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Doctors may have found secretive new organs in the center of your head By Katherine J. Wu The New York Times Oct 20, at AM After millenniums of careful slicing and dicing, it might seem as though scientists have figured out human anatomy.
A few dozen organs, a couple hundred bones and connective tissue to tie it all together. University of chicago prostate cancer treatment despite centuries of scrutiny, the body is still capable of surprising scientists.
Advertisement A team of researchers in the Netherlands has discovered what may be a set of previously unidentified organs: a pair of large salivary glands, lurking in the nook where the nasal cavity meets the throat.
- Magyar Onkológusok Társasága - Szakmai anyagok - Linkek, hivatkozások
- Rilid vélemények a prosztatitis
- - Если мы вызовем помощь, шифровалка превратится в цирк.
- Charles B. Huggins Biography ()
If the findings are confirmed, this hidden wellspring of spit could mark the first identification of its kind in about three centuries. Any modern anatomy book will show just three major types of salivary glands: one set near the ears, another below the jaw and another under the tongue.
- Сьюзан понадобилось некоторое время, чтобы все это осмыслить.
- Recept orvosok kezelése prosztatitis
Matthijs Valstar, a surgeon and researcher at the Netherlands Cancer Institute and an author on the study, published last month in the journal Radiotherapy and Oncology. Advertisement The study was small, and examined a limited patient population, said Dr.
But the structures are important to researchers and doctors who deal in oncology. It lubricates the mouth, making it easier to speak and swallow.
It ferries the tasty chemicals in food to the microscopic cells that can sense them. It even comes imbued with crude healing powers, waging war against germs and speeding the closure of wounds. Doctors take numerous precautions to avoid damaging the glands when administering radiation therapy, which can, with a single misdirected zap, permanently compromise the delicate tissues.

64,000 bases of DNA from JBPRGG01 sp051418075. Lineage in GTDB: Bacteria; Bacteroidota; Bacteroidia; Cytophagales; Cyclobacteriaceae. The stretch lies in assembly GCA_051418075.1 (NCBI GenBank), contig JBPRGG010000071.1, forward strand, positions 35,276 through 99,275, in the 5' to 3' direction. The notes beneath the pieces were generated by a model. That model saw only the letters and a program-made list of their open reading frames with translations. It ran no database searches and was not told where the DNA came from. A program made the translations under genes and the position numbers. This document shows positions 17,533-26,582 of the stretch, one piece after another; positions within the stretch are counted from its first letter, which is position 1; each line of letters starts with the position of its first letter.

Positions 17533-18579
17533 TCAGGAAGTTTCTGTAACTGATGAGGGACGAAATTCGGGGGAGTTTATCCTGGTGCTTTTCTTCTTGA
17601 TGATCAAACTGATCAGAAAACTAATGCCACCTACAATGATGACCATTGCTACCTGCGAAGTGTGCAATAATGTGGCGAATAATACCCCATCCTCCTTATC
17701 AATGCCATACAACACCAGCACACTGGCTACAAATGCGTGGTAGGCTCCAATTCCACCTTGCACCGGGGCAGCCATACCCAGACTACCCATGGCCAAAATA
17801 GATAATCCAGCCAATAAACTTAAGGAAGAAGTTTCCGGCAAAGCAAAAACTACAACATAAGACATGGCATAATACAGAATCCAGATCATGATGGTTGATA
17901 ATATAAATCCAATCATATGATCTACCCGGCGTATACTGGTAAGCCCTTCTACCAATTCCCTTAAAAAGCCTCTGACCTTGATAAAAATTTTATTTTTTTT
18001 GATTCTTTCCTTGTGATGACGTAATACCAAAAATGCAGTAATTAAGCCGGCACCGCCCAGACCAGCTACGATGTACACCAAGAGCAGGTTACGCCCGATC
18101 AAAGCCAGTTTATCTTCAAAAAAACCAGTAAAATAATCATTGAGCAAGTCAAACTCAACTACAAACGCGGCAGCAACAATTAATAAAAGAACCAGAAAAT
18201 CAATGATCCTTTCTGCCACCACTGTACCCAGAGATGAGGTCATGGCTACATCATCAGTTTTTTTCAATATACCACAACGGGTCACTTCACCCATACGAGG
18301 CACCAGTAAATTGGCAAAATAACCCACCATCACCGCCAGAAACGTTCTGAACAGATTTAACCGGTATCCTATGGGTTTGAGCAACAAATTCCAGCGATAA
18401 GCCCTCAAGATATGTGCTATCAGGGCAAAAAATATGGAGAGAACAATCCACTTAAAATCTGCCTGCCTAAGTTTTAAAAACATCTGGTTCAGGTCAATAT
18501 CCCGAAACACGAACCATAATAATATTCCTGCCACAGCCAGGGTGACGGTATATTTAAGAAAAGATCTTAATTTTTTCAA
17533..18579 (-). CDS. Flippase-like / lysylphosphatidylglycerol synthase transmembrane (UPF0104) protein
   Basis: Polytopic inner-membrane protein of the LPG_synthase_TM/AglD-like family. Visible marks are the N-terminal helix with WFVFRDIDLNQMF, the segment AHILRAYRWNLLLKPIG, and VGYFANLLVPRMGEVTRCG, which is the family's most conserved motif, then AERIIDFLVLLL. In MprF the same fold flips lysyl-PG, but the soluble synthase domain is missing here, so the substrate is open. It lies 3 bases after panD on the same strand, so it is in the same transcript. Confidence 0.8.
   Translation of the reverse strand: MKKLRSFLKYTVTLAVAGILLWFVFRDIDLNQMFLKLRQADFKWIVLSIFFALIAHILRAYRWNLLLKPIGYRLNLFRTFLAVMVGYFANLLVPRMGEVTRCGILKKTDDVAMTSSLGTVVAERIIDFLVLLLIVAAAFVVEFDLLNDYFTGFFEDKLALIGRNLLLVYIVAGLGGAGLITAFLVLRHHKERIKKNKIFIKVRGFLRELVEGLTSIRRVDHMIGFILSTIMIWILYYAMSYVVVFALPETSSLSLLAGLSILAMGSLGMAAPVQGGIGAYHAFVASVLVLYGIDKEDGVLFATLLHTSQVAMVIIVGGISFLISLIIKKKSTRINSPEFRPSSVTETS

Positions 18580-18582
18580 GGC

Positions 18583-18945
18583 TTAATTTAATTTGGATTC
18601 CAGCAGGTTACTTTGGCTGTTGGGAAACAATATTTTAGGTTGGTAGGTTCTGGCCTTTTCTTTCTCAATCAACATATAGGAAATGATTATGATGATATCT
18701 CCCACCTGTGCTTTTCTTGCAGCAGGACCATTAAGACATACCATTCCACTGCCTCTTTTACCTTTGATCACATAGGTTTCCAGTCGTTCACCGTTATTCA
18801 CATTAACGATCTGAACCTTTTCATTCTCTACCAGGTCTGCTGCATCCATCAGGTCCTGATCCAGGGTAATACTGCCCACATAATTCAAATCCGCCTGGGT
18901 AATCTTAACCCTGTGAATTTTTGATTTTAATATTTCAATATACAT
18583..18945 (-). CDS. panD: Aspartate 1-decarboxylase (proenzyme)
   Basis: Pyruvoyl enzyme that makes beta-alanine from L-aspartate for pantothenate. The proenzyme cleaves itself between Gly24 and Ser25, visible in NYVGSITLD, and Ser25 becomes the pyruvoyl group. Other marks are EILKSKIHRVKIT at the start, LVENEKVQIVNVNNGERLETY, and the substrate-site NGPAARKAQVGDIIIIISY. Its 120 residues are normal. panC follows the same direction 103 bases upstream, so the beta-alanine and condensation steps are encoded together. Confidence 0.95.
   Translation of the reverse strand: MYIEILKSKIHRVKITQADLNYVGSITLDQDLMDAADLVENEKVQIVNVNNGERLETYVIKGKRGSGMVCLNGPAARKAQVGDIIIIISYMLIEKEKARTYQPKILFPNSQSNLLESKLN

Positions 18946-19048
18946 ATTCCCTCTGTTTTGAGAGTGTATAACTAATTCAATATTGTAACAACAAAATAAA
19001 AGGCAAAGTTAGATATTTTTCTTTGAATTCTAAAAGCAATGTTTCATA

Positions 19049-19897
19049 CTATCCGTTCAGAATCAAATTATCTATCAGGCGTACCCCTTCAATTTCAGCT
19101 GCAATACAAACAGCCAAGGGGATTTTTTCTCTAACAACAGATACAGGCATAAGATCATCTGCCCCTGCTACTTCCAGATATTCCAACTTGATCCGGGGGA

While perusing a set of scans from a machine that could visualize tissues in high detail, the researchers noticed two unfamiliar structures dead center in the head: a duo of flat, spindly glands, a couple inches in length, draped discreetly over the tubes that connect the ears to the throat. Puzzled by the images, they dissected tissue from two cadavers and university of chicago prostate cancer treatment that the glands bore similarities to known salivary glands that sit below the tongue.
The new glands were also hooked up to large draining ducts — a hint that they were funneling fluid from one place to another.
Wouter Vogel, a radiation oncologist at the Netherlands Cancer Institute and an author on the study. The new find, Vogel said, might help explain why people who undergo radiation therapy for cancer of the head or neck so often end up with chronic dry mouth and swallowing problems.
They are more petite and tougher to find through imaging or scanning than their heftier cousins.
Fitzhugh and Mowery were slightly more persuaded, but both called for more data. The original group examined by the researchers was made up entirely of people with prostate or urethral gland cancer, and included only one woman among subjects.
He earned his B.
The imaging techniques used in the study were also specifically tailored to hunt for tumorous growths in this patient population. It may be worth widening these experiments to include a new group of people, using different methods, she said.